GE’s Catalyst demonstrating new advancements for turboprops
Catalyst team has completed more than 1,000 hours of testing between three engines
GENEVA – May 20, 2019 – GE’s Catalyst™, the first new, clean-sheet turboprop developed for the Business & General Aviation market in more than 30 years, is demonstrating new advancements in testing that have never been achieved by a competing turboprop in this segment.
In April, a GE Catalyst, equipped with a new, state-of-the-art, 105-inch, composite McCauley propeller, ran at full power and max RPM at the Czech Technical University’s new test cell in Prague. The engine and propeller exercised the pitch system using a Full Authority Digital Engine Control (FADEC) with integrated propeller control. The full-range pitch testing included beta, fine pitch, course pitch and feather – all integrated and controlled by the FADEC.
“This engine is modernizing the cockpit and flight controls like no other engine has done in this marketplace,” said Brad Mottier, vice president and general manager for GE Aviation business and general aviation & integrated systems. “The FADEC with integrated propeller control dramatically simplifies the workload in the cockpit, offering a single-control, jet-like experience. It controls propeller pitch, speed and torque. It automatically adjusts and optimizes fuel flow and propeller pitch across the entire flight profile. This technology keeps the engine in a safe state, so the pilot doesn’t have to worry about overtorquing or overtemping the engine.”
GE Aviation has more than 900 million hours of FADEC experience on its commercial aircraft engines which offer similar engine safeguards. GE’s Catalyst, the first turboprop in the business and general aviation market to feature a FADEC, will enter service on the new, clean-sheet Cessna Denali for Textron Aviation. Since the first Catalyst engine start in December of 2017, GE’s test fleet of engines has racked up enough hours and cycles to simulate more than three years of operations in the field.*
An international Catalyst team has completed more than 1,000 hours of testing between three engines and 300 hours of testing on the FADEC in Textron Aviation’s iron bird, which is used to validate integration between systems and the Denali aircraft. Initial testing up to 41,000 feet in an altitude chamber was completed in May, validating performance and operability. Tests included chops, bursts and bodies at different points in the envelope, cold-soak starts and auto relight capability.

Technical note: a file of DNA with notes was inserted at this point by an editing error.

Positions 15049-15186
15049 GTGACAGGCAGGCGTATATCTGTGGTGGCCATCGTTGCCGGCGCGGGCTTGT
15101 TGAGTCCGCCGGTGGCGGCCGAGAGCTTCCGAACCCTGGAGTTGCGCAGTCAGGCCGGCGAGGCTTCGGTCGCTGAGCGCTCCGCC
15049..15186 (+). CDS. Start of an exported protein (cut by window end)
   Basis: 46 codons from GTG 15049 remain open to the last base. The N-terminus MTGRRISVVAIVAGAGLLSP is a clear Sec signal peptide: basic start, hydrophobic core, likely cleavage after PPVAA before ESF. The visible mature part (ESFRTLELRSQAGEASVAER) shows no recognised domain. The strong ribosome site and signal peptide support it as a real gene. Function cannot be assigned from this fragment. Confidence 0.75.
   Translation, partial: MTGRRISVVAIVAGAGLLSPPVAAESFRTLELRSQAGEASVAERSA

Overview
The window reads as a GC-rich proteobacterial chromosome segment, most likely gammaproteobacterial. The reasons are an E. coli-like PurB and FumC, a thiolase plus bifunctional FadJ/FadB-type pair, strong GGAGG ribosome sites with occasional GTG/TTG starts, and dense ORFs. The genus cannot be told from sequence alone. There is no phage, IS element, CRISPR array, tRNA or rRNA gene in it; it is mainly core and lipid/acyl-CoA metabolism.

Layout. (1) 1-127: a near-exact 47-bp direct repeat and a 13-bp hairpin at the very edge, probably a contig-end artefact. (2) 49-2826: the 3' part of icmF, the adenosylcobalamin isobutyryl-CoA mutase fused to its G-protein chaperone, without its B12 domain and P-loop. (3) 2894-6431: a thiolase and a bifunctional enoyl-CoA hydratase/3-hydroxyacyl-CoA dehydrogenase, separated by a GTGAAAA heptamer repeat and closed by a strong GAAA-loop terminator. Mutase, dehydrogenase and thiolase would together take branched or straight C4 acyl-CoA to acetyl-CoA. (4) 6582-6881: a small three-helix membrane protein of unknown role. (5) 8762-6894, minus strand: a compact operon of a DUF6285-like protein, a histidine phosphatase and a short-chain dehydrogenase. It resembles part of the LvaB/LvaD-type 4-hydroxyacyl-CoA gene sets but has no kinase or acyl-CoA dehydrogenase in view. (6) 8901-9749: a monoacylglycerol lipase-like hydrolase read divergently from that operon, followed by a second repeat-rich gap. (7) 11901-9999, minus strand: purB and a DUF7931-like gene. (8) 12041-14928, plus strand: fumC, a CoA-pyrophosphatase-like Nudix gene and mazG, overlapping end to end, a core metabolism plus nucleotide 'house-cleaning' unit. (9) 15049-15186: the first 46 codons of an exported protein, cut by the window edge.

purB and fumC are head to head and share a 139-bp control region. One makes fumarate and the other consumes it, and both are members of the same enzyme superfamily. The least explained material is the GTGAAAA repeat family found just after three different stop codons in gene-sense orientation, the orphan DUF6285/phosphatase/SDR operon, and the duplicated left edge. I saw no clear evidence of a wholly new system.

“The 1,000-plus hours we have across our three test cells are validating that we are meeting and exceeding our requirements and our customer’s requirements,” said GE Aviation Turboprops General Manager Paul Corkery.
GE’s Catalyst currently has 98 patented technologies on the engine. It is the first turboprop engine in its class to introduce two stages of variable stator vanes, cooled high-pressure turbine blades and 3-D printed parts. It performs at an industry-best 16:1 overall pressure ratio, enabling the engine to achieve 10 percent higher cruise power compared to competitor offerings in the same size class.
When installed on the Denali, these engine efficiencies help enable a larger cabin experience with a range of 1,600 nautical miles carrying one pilot and four passengers and a comfortable 6,000-foot cabin altitude at a 31,000-foot maximum cruising altitude.
Five GE Catalyst engines have been assembled with another five engines scheduled to be completed in the second half of this year for certification testing.
“We’re going to do a lot of engineering and certification testing the rest of the year,” said Corkery. “By the end of the year, we’re going to finish and fly our King Air flying test bed which is being constructed in Germany and will be tested in Prague. We are going to retrofit one of the engines out and put in a Catalyst test engine. We’ll complete around 75 hours of flight testing starting in the fall of this year.”
Since the Catalyst was unveiled to the public at the National Business Aviation Association (NBAA) Convention in November of 2015, GE Aviation has committed more than $400 million in development costs for the program.
For more information on GE Catalyst, visit https://www.geaviation.com/bga/engines/ge-catalyst
For more information on the Cessna Denali, visit https://cessna.txtav.com/en/turboprop/denali
* Simulated 3yrs of operation for average operators in this class
More about GE Aviation
GE Aviation, an operating unit of GE (NYSE: GE), is a world-leading provider of jet and turboprop engines, components and integrated systems for commercial, military, business and general aviation aircraft. GE Aviation has a global service network to support these offerings. For more information, visit us at www.ge.com/aviation. Follow GE Aviation on Twitter at http://twitter.com/GEAviation and YouTube at http://www.youtube.com/user/GEAviation.
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For further information, contact: Nick Hurm 513.484.4450 [email protected]